subtraction with possibly different length operands. For simplicity, we
assume the first operand is at least as long as the second. This saves us
a comparison and a swap or function call.
Add is simply an add_m followed by an add1 to propagate any carries right
through to the end of the longest operand. A similar thing holds for sub.
We'd like to code these as macros, however we'd also like to get the return
value. Thus, we use a static inline function, which the compiler has the
option of inlining if it wants, saving the function call overhead.
We add tests for (a + b) + c = (a + c) + b where b and c are at most the same
length as a. We also check that chaining an add with equal length operands,
followed by one with non-equal operands, works as expected. We add similar
tests for subtraction too.
The next function we add is comparison. It should return a positive value
if its first operand is greater than its second, a negative value if it is
the other way, and zero if the operands are equal.
As for equal_m and equal, we introduce different versions of the function
for equal length operands and possibly distinct operands.
The laziest way to do comparison is to subtract one value from the other
and see what sign the result is. However, this is extremely inefficient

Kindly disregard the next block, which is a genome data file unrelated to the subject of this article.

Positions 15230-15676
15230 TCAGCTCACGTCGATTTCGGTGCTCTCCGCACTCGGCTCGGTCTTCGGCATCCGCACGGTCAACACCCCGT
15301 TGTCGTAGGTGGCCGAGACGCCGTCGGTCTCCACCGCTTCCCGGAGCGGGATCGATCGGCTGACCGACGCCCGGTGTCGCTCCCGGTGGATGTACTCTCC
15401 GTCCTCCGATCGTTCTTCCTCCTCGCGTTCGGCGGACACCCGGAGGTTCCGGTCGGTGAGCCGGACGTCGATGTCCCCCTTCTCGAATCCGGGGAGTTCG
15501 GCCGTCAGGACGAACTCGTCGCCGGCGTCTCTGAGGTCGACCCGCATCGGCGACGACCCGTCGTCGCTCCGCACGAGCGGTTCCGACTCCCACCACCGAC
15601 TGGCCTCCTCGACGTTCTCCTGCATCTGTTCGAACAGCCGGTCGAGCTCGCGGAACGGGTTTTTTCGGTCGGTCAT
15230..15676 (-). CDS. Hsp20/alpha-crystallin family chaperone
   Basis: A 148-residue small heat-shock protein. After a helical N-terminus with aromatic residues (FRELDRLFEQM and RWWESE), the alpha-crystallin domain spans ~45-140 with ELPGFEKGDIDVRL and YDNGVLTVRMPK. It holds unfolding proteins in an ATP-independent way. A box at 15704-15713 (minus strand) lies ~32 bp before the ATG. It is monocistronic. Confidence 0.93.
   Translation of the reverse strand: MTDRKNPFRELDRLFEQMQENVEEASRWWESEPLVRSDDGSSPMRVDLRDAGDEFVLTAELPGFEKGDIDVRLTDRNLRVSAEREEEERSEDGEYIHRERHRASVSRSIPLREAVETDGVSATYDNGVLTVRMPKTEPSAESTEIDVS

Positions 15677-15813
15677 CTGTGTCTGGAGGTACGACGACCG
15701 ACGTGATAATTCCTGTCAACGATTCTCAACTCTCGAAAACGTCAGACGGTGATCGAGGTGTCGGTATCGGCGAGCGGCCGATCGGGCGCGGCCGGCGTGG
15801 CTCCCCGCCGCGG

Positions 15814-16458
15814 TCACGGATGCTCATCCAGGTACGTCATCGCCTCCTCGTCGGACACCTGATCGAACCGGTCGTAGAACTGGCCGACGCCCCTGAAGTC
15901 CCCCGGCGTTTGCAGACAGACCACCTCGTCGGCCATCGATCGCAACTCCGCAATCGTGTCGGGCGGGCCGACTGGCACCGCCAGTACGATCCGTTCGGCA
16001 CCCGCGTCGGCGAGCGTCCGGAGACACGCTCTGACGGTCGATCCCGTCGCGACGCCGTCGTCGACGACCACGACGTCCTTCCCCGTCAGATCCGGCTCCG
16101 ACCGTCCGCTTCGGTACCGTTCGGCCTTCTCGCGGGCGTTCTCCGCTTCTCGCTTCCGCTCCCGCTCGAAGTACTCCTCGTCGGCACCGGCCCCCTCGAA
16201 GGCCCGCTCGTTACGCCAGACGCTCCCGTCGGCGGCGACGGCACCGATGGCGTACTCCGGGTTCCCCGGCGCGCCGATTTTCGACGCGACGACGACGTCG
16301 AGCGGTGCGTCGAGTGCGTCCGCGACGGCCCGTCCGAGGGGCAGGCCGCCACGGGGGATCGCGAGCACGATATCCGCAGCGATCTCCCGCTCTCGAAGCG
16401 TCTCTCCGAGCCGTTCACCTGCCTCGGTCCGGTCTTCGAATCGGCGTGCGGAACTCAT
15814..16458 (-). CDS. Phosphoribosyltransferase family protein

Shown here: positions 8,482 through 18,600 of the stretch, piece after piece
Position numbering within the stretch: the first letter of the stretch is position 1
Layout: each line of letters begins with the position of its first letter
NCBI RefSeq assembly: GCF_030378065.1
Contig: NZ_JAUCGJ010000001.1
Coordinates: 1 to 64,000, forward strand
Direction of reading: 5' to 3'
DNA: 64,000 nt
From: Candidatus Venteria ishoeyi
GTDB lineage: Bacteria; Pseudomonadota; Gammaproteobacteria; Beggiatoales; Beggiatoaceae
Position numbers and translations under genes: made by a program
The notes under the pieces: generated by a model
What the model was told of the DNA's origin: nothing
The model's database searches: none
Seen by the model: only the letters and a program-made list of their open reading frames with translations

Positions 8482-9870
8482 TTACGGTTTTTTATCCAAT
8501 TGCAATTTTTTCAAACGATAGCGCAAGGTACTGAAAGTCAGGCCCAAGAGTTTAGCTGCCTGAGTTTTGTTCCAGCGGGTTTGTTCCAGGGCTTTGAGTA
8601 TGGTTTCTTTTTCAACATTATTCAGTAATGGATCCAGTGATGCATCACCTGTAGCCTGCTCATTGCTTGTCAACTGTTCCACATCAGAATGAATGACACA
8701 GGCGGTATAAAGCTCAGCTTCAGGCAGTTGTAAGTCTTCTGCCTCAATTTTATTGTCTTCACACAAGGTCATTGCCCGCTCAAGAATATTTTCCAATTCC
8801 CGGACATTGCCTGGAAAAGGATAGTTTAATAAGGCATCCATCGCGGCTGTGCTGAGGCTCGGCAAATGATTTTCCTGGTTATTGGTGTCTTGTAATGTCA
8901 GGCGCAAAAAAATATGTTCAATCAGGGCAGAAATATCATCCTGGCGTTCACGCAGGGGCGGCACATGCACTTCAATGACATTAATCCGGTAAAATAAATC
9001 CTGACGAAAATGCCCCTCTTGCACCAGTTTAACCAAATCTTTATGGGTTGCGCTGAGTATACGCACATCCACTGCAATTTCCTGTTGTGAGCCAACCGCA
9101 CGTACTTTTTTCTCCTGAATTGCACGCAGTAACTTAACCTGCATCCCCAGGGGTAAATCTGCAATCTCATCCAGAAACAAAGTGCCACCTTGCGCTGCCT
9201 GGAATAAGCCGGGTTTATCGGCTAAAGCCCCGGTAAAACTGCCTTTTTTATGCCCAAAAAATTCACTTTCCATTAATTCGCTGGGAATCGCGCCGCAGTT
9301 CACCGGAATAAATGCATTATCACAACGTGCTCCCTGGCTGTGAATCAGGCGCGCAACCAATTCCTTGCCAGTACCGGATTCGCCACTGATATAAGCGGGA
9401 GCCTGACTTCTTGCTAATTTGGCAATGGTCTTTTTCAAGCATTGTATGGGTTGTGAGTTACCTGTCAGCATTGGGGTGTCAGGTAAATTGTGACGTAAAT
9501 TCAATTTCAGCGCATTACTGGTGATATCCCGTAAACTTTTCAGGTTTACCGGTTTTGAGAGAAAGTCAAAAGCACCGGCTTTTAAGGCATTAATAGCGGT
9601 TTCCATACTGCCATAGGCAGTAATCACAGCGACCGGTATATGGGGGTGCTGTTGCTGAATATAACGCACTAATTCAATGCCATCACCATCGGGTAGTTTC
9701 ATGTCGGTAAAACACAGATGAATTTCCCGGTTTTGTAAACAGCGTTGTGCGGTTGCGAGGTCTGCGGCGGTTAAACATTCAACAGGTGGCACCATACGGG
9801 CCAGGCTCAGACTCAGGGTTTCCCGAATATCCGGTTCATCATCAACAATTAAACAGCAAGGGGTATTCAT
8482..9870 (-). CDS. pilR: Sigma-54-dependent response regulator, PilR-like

in the case that the two operands are different. It's very likely that
they already differ in the most significant limb, so we start by checking
limb by limb, from the top, until we find a difference.
Various tests are added. We test that equal things are equal, that operands
with different *lengths* compare in the right order, and operands with
different *values* but the same length compare in the right order.
We also take the opportunity to do a copy-and-paste job from our cmp test
code and quickly generate some test code for the nn_equal function, which
didn't have test code up to this point.
From the next section onwards, we will only deal with one or two functions
at a time. All the really simple functions are now done, and we can move on
to more interesting (and useful) things.
The github branch for this post is here: v0.5
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